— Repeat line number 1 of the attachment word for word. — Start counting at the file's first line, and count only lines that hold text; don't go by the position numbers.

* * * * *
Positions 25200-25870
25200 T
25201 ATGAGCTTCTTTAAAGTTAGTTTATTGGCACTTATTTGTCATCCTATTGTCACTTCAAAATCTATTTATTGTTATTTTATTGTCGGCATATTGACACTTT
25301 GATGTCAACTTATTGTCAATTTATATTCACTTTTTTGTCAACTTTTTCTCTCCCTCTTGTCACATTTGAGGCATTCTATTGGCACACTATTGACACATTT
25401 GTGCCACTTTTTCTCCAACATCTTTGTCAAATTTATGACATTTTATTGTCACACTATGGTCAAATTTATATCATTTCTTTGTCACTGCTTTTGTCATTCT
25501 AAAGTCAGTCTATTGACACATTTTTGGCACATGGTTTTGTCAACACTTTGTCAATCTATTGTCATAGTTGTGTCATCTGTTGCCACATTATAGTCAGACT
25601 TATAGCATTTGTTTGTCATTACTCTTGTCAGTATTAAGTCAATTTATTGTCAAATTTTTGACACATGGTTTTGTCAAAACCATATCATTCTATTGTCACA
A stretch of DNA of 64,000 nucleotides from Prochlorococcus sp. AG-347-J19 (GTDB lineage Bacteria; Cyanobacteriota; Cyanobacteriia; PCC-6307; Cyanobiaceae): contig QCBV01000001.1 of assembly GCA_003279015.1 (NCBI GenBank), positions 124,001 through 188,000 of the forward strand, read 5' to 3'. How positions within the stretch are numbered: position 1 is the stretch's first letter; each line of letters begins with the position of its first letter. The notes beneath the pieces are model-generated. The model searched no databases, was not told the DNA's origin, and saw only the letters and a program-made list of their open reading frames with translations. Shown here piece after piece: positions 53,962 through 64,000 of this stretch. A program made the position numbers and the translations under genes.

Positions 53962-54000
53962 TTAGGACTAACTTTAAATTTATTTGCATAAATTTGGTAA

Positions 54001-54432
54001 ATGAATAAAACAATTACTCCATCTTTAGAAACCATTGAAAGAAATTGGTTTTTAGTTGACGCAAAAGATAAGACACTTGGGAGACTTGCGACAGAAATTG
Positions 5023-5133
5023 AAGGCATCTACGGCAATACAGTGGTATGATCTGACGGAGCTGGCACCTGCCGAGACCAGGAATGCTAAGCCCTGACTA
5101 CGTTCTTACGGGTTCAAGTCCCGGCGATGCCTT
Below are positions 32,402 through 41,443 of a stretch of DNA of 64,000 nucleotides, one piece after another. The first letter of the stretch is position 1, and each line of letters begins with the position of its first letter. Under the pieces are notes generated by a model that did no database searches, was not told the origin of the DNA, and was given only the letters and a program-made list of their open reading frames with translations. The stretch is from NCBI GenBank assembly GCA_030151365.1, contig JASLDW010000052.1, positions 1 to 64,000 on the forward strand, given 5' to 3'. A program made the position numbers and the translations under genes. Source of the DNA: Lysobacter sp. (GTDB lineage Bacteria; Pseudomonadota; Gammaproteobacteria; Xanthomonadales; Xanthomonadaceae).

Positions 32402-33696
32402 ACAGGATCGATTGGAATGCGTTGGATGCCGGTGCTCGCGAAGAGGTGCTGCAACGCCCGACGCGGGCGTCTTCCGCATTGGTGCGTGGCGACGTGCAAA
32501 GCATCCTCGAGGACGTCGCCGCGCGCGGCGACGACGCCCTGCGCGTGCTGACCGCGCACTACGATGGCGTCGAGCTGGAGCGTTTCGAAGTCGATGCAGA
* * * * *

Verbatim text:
Positions 25200-25870